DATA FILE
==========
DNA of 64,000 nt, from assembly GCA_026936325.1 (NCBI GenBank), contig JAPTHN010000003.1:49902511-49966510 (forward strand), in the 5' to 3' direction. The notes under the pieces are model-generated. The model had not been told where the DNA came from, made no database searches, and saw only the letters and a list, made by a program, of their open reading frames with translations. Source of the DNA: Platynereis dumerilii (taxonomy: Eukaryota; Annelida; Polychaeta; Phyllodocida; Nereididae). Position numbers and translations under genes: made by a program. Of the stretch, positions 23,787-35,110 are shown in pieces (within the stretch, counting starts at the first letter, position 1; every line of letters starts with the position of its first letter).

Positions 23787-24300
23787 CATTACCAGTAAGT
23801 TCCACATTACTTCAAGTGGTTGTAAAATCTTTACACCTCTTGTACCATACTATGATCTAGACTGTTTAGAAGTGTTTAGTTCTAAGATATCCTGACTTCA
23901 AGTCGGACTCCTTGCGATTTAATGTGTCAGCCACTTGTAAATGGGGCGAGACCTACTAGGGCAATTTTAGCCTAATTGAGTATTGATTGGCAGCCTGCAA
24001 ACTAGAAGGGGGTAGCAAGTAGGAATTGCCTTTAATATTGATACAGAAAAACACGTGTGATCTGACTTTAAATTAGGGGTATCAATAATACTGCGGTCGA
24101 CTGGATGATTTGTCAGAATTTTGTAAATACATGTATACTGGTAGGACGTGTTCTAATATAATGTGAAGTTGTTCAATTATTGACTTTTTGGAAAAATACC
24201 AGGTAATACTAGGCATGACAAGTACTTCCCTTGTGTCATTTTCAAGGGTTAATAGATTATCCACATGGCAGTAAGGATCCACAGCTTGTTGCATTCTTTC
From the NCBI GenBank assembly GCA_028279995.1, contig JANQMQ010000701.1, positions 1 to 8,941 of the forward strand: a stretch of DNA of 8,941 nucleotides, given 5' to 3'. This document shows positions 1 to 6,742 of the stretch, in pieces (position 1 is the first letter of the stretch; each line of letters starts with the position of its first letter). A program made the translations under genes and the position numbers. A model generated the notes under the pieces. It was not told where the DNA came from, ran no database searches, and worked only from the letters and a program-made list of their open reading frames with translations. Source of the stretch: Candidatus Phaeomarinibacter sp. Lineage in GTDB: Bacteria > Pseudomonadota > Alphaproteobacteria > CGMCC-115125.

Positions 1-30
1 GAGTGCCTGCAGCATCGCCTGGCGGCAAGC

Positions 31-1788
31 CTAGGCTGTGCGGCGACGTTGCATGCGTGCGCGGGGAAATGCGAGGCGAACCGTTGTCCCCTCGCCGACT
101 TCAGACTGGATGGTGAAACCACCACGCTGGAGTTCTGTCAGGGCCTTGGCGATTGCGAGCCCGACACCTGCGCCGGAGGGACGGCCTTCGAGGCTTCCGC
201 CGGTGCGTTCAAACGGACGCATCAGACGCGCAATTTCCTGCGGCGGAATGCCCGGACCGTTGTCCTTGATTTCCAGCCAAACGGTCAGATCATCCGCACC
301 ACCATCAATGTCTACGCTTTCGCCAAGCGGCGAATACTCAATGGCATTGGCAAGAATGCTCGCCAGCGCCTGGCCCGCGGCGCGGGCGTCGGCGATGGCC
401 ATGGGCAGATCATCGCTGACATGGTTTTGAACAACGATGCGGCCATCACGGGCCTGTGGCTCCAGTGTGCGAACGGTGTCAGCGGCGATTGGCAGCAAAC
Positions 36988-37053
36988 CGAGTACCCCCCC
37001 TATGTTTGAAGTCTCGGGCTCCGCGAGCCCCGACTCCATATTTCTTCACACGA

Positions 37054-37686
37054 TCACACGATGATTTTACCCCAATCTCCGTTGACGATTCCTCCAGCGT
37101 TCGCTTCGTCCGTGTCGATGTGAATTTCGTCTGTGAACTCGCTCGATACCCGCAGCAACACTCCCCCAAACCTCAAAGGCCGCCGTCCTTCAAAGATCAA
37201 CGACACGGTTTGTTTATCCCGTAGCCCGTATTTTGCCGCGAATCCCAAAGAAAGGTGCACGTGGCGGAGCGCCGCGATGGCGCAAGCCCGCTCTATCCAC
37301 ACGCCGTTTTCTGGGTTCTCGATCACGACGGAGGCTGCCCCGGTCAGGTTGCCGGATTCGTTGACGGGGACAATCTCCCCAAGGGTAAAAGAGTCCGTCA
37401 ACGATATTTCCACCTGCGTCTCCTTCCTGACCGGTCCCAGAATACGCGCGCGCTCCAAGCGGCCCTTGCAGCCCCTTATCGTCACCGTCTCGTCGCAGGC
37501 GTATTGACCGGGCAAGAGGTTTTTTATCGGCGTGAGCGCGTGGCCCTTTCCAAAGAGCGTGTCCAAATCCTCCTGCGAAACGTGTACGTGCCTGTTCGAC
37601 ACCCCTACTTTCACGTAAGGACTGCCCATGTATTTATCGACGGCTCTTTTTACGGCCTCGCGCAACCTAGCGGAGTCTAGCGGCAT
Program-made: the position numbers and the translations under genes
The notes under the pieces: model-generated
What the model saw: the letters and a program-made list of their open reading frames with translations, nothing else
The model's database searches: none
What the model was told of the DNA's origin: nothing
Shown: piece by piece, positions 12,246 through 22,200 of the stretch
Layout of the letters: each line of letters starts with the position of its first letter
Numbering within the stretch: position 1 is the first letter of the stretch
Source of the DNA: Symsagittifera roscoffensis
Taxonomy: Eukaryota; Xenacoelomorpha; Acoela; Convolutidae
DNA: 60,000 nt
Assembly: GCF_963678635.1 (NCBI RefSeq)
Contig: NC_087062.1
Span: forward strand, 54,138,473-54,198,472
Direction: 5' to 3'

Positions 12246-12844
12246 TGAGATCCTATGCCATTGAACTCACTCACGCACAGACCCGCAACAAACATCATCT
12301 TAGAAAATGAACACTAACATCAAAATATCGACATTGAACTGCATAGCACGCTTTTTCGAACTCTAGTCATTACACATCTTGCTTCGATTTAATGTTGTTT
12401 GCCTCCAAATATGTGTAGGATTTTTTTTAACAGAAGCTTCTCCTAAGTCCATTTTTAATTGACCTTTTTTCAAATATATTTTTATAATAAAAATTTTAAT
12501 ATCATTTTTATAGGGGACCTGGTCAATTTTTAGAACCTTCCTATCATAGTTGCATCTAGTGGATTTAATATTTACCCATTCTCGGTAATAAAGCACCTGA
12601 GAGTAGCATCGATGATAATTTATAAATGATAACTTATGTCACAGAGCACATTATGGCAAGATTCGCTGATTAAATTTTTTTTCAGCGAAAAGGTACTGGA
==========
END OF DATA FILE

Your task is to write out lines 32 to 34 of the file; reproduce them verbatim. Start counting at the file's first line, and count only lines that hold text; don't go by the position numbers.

The model's database searches: none
What the model was told of the DNA's origin: nothing
Shown: piece by piece, positions 12,246 through 22,200 of the stretch